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The Three Stooges Effect: The Irrational Fear of Tax Brackets

In one of The Three Stooges episodes, the dynamic threesome is offered a substantial sum of money as a reward for their (unintentional) success.

The Stooges promptly emit gasps of horror:  “What, and go into the next income tax bracket?” The Stooges run off, forsaking the money.

Is their fear of going into a higher tax bracket justified? Let’s look at some real data. Shown below, in round numbers, are the income tax brackets for 2006 (for married couples filing jointly):

Up to $15K – 10%

Up to $61K – 15%

Up to $123K – 25%

Up to $188K – 28%

Up to $336K – 33%

Over $336K  – 35%

Suppose you get a raise and your household income increases from $60,000 to $64,000. According to the Stooges logic, your raise puts you in a new bracket. Here is how the Stooges would figure it:

                1. Before your raise, your income is less than $61,000. Therefore, your taxes before the raise are 15% of $60,000, or $9000. Your take home pay before the raise is $60,000 - $9,000, or $51,000.

                2. After the raise your income is over $61,000, so you are in a new tax bracket. Your taxes after the raise are 25% or $64,000 or $16,000.

                Take home pay after the raise is $64,000 - $16,000, or $48,000.

Looks like the raise set you back! Your take home pay is actually $3000 less after the raise. Better to turn down the raise and flee like the Three Stooges.

The Stooges are, of course, totally wrong. The brackets represent levels of income that you may be in simultaneously. Tax brackets are a way of gradually, not suddenly, increasing your taxes as your income increases. Let’s do the calculation correctly, using the tax brackets for 2006 and assuming you earn $64,000. The first $15,000 you earn is taxed at 10%. The next $46,000 you earn (from $15,000 up to $61,000) is taxed at 15%. And finally, the last $3000 you earn (the difference between $64,000 and $61,000) is taxed at 25%. The calculation is as follows:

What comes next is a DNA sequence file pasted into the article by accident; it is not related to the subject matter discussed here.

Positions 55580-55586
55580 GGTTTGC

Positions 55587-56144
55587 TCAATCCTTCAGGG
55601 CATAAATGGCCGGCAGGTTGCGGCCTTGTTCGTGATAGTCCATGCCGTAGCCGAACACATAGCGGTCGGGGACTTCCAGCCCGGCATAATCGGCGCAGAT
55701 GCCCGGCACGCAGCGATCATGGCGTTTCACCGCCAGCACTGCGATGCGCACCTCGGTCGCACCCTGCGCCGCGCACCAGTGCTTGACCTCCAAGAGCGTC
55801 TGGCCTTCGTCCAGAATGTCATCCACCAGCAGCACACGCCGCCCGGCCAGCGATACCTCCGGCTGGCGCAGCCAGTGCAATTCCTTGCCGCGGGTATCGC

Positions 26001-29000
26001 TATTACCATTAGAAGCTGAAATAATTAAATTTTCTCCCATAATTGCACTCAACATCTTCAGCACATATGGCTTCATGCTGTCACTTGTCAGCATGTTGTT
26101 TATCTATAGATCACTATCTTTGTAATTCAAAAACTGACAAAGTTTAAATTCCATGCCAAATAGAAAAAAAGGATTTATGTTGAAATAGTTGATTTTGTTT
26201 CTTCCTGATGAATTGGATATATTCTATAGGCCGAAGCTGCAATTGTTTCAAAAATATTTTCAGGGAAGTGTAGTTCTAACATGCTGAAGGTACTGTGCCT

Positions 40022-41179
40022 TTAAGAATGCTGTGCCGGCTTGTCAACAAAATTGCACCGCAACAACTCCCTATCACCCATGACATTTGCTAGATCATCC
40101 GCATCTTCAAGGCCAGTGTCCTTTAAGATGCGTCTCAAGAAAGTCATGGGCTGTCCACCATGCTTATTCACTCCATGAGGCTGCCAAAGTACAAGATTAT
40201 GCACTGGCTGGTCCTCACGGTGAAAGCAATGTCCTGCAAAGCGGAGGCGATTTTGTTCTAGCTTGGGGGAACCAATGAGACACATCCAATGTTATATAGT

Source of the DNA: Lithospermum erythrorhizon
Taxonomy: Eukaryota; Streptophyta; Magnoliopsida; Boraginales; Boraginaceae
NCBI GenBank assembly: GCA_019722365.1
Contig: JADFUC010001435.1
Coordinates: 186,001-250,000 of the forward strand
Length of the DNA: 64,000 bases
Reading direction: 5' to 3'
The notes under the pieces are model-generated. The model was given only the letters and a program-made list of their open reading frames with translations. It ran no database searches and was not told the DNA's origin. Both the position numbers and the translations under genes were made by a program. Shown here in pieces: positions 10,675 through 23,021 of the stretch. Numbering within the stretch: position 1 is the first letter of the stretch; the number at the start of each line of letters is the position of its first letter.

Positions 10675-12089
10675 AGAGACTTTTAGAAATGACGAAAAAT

10% of  $15,000  =   $1500

15% of  $46,000  =   $6900

25% of    $3,000  =     $750

Totals    $64,000       $9150 (taxes on $64,000 vs. Stooge computation of $16,000)

Because the brackets only tax specific parts of your income, your taxes on an income of $64,000 is only $9150, not $16,000. Repeating the calculation method for $60,000 will show that the taxes on it are $8250. A raise of $4000  costs you only $900 in extra taxes ($9150 - $8250 = $900). Therefore, your raise gains you $3100. The Stooges were wrong.

Keep in mind that the computation of your nominal taxes is based on the rates applied to the specific amounts you make in each bracket. If your income is less than $15,000, you are in only one bracket. If you make $750,000, you pay tax on your income in every bracket currently in place: you are taxed at a 10% rate on your first $15,000, increasing rates in the middle brackets, and a 35% rate for all income over the upper limit of the top bracket (over $336,000).

Exercise: Using the table above (2006, married, filing jointly) what are your taxes if your income is $250,000? Hint: the calculation is already started for you; just continue the example for $64,000 above.

Let’s not completely dismiss The Stooges as our financial advisors, however. The Stooges may have had an irrational fear about going from one tax bracket to another, but there are rational fears about high taxes that the Stooges’ reaction represents.  If your income is already high, any raise you receive will be taxed at a high rate. The Stooges’ reaction to getting more money represents a rational fear that trying to earn more may be a poor tradeoff. Suppose you already have an income over $336,000 and your company offers you an extra $10,000 per year for working all day every Saturday. The question you face is whether or not it is worth the effort if the $10,000 is taxed at 35% In effect, your company is actually offering you $6500 ($10,000 minus 35%). From this example, you can see that on a broader, social scale, tax rates will influence personal choices about possible costs and benefits and will therefore affect the economy as a whole. When deciding on tax policy, you need to understand the rational relationships among tax rates, the motivations of workers, social costs, and social benefits.

The story of taxes does not end here by any means. If the computation of taxes were so simple that even the Stooges – with a little tutoring – could figure it out, why does it seem so complicated to  most people? The answer is that the computations above are only the first pass in a process that will adjust your taxes according to an incredibly complex set of government-controlled incentives and forced savings programs. Learn more about these incentives and savings programs in the next module (forthcoming).

Created on April 2, 2013. Revised 4/2/2013